Repressive and Restitutive Law
Durkheim was more interested in the forms of solidarity, which are nonmaterial social facts, rather than the division of labor and dynamic density, which are material social facts of life. Durkheim found it difficult to directly examine nonmaterial social facts, particularly something as ubiquitous as a collective conscience. To investigate nonmaterial social facts scientifically, the sociologist should look at material social facts that reflect the nature of and changes in nonmaterial social facts. Durkheim opted to examine the distinctions between the law in societies with mechanical solidarity and the law in cultures with organic solidarity in The Division of Labor in Society.
Repressive law, according to Durkheim, is a hallmark of society with mechanical solidarity. People in this kind of society tend to be quite similar and have strong moral convictions; thus, any transgression of their shared values is likely to impact most people. A wrongdoer will likely face harsh punishment for any activity that violates the collective moral system since everyone feels the offense and strongly believes in common morality. For example, if someone steals, their hands may be amputated. Even slight transgressions of the moral code are likely to result in harsh penalties.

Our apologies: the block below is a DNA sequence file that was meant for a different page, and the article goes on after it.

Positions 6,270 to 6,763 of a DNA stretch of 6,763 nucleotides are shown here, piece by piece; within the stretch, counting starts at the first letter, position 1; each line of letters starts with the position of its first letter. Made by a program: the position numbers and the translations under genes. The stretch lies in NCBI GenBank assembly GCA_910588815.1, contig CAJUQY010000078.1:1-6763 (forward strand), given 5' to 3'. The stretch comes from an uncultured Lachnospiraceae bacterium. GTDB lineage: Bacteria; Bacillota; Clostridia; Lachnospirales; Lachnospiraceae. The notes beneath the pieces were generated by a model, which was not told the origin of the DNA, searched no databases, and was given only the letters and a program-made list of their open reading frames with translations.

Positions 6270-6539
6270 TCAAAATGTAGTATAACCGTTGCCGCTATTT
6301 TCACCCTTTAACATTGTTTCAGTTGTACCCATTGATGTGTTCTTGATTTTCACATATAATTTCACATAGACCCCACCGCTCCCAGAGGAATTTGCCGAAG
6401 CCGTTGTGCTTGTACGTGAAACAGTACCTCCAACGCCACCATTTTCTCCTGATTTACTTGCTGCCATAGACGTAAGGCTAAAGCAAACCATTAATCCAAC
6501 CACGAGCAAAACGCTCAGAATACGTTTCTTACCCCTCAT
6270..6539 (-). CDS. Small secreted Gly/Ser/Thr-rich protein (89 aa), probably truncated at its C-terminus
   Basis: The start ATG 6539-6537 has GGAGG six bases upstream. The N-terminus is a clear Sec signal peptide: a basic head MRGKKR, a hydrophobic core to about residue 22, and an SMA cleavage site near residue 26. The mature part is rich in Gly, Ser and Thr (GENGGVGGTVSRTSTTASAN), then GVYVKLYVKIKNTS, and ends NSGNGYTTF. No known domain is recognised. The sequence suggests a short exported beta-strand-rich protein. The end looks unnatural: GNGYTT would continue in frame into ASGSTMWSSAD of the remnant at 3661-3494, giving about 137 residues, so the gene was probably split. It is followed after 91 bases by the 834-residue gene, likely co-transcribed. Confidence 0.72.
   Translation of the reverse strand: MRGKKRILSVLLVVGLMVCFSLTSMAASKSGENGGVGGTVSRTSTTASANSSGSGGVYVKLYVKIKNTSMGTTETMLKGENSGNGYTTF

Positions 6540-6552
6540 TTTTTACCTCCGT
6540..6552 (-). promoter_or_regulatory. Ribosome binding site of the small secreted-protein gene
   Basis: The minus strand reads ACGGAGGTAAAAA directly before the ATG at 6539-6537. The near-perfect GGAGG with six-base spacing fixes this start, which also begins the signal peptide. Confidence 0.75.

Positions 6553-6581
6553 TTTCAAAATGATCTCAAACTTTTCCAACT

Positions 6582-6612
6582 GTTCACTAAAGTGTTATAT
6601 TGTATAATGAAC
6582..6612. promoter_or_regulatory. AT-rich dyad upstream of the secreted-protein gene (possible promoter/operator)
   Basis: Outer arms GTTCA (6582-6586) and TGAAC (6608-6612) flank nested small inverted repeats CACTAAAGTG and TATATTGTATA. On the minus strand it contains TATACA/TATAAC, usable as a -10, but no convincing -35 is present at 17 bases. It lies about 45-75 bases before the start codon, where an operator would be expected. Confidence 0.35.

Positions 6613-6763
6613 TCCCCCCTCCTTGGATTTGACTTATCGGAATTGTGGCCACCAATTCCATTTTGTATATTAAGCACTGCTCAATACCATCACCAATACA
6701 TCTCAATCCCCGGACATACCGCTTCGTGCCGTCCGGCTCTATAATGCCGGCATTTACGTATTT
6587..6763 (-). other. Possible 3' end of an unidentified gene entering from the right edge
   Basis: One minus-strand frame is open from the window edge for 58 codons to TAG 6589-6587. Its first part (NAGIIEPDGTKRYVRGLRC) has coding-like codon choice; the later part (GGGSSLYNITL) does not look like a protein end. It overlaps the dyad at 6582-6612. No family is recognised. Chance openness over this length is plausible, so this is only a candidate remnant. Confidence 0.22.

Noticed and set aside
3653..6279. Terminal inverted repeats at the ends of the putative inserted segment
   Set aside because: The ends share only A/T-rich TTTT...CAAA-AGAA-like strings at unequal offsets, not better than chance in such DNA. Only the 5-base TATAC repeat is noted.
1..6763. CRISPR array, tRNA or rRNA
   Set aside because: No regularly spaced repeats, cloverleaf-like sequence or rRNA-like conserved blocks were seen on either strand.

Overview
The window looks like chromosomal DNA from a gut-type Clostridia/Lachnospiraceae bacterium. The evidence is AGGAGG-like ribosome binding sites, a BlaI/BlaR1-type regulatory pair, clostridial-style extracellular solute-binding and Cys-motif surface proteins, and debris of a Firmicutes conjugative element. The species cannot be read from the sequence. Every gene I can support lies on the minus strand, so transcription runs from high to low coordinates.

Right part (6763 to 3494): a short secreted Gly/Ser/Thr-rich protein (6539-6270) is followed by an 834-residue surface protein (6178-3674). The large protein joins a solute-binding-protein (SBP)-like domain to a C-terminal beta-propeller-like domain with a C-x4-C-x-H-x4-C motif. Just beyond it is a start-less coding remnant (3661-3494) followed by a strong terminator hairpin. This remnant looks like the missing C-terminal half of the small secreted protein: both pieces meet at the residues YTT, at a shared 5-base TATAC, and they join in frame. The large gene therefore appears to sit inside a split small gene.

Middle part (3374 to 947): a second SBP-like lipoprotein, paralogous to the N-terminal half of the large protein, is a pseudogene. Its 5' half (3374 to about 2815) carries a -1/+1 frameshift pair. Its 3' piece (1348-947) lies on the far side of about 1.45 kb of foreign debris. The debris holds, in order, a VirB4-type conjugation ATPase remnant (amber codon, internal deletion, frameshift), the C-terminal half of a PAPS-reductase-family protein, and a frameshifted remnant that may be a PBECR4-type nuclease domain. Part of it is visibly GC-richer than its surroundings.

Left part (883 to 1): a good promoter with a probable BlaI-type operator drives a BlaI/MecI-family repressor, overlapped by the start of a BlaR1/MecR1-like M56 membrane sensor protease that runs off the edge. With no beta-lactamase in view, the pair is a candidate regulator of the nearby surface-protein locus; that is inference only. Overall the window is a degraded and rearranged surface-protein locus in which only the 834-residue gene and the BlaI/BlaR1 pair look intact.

On the other hand, Restitutive Law demands criminals to pay restitution for their misdeeds, which distinguishes a society with organic solidarity. In such civilizations, crimes are more likely to be seen as being done against a specific society or group of people rather than the moral code itself. Since common morality is weak, most individuals do not emotionally respond when the law is broken. Therefore, offenders in organic solidarity are likely to be requested to pay restitution to those hurt by their conduct rather than harshly punished for every violation of common morality. Specific repressive laws, such as the death sentence, still exist in a society with organic solidarity, but restitutive laws prevail, particularly for minor transgressions.
In The Division of Labor, Durkheim maintained, among other things, that moral solidarity has evolved rather than vanished in contemporary society. Humans now have a new kind of solidarity that promotes greater interdependence, deeper, less competitive relationships, and a new kind of restitution-based law. According to Durkheim, this new type of solidarity is vulnerable to specific social pathologies.